'Republicans have no credibility when it comes to health care,' one GOP strategist said.
Republicans in Congress have no idea how to improve health care for millions of Americans, so they really want Trump to stop bringing up the issue, according to Tuesday reporting from the Hill.
Trump brought the focus back on the GOP's failed health care policies during a recent interview with ABC News. Trump promised to unveil a brand-new health care proposal — "something terrific" — in the next few weeks. Trump made similar promises that health care plans would come out soon in May 2018, November 2018, and March 2019.
The problem? Republicans can't agree on the best way to rip health care away from millions of Americans.
"We don't actually agree with each other on what [the] replacement should be, which means we don't have a replacement that Republicans can unite around," a senior GOP aide told the Hill.
The only thing most Republicans agree on is Trump's current goal, which is the complete repeal of the current law, the Affordable Care Act (ACA), with no replacement whatsoever. Trump is trying to accomplish this goal through the courts, and most Republicans have refused to stand up to Trump when given an opportunity to do so.
If Trump and Republicans are successful, 20 million people will lose access to health insurance. In addition, key ACA protections, such as prohibiting insurance companies from discriminating against people with preexisting conditions and allowing young adults to remain on their parents' health insurance until age 26, would be eliminated.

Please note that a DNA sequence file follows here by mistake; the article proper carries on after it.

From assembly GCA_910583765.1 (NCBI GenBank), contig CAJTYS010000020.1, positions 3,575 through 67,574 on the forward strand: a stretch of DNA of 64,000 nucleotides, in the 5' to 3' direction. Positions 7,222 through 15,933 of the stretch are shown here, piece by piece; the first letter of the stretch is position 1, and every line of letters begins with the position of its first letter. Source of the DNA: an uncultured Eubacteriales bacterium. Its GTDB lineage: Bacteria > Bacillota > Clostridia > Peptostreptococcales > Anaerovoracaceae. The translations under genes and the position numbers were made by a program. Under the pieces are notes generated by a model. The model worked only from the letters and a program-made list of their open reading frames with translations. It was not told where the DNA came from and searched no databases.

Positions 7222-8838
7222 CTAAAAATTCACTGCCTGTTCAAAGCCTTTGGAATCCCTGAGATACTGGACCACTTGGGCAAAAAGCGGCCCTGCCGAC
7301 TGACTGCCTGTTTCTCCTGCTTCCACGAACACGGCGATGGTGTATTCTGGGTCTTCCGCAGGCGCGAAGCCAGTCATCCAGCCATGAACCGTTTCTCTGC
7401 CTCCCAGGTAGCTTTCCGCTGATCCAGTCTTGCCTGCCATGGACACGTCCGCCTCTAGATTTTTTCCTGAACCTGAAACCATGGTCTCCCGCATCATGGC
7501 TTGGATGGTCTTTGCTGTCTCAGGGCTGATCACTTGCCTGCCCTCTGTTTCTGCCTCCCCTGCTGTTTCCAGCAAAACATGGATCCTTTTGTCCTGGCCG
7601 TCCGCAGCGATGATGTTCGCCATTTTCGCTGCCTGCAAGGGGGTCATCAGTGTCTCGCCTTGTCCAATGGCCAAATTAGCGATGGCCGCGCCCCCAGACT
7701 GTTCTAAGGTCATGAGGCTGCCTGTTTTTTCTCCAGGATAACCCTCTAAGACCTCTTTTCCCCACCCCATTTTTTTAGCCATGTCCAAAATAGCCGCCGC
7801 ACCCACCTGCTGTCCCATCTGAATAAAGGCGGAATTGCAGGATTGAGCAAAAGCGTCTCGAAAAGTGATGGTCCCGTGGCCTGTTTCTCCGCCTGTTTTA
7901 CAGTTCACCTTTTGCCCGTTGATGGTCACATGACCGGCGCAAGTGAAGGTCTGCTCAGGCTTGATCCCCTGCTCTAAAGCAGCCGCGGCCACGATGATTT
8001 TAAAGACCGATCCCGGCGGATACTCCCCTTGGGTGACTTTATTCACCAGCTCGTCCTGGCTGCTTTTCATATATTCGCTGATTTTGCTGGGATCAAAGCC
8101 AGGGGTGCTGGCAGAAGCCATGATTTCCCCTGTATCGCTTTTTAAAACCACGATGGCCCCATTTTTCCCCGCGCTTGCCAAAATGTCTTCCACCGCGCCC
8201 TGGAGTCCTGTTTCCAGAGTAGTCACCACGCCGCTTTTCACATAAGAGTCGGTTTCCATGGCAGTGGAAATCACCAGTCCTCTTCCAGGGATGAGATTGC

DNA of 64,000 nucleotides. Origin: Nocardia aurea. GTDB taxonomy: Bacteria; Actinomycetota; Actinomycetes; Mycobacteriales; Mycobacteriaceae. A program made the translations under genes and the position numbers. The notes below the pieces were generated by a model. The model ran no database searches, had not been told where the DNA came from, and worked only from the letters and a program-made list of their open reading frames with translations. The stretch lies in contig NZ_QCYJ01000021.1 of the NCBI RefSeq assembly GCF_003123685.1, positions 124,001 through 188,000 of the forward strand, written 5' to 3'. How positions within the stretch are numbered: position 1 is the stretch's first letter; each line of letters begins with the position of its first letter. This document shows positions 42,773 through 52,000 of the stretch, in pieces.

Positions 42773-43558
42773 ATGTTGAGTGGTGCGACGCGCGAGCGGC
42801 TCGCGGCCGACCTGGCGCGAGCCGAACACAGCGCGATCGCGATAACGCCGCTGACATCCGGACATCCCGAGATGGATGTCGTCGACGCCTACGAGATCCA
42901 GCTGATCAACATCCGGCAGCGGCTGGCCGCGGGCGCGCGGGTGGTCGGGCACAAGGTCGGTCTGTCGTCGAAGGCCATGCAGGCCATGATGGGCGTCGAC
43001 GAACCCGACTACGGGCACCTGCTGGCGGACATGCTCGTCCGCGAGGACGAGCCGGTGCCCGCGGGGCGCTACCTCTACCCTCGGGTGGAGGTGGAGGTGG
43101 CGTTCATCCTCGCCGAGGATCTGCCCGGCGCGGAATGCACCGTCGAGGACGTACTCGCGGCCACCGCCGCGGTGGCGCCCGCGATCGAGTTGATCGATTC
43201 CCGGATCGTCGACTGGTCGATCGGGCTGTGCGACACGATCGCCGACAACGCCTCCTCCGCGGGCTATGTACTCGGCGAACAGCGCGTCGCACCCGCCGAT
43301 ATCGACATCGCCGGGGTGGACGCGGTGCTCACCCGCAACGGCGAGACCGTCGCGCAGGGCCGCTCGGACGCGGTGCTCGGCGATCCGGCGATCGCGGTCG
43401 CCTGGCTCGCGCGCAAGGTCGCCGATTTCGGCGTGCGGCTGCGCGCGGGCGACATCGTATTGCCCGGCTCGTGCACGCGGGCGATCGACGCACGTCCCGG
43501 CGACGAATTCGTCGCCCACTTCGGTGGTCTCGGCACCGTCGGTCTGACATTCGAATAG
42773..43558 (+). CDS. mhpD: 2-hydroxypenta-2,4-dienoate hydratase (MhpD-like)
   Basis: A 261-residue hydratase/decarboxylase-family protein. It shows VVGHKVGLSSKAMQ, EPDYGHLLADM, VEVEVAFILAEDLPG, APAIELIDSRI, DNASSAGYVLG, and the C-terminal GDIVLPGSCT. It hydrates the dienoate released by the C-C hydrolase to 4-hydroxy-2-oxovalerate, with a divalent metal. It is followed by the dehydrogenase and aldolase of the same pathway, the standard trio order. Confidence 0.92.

The current Trump-Republican health care plan is wildly unpopular, with a majority of Americans in favor of strengthening the current law rather than scraping it altogether.
"It's been a loser of an issue for them," John Weaver, a GOP strategist, told the Hill. "Republicans have no credibility when it comes to health care," he added.
Weaver is correct about the credibility issue, as less than 1 in 4 Americans trust Republicans on the issue of health care.
Yet Trump continues to bring up the issue, forcing the issue into the headlines, and creating headaches for Republicans who want voters to forget about their past actions.
In response to Trump's supposed health care plan, Senate Minority Leader Chuck Schumer expressed skepticism.
"It never comes out," Schumer wrote on Twitter. "Instead they just keep trying to sabotage your health care and suing to end protections for pre-existing conditions."
Published with permission of The American Independent Foundation.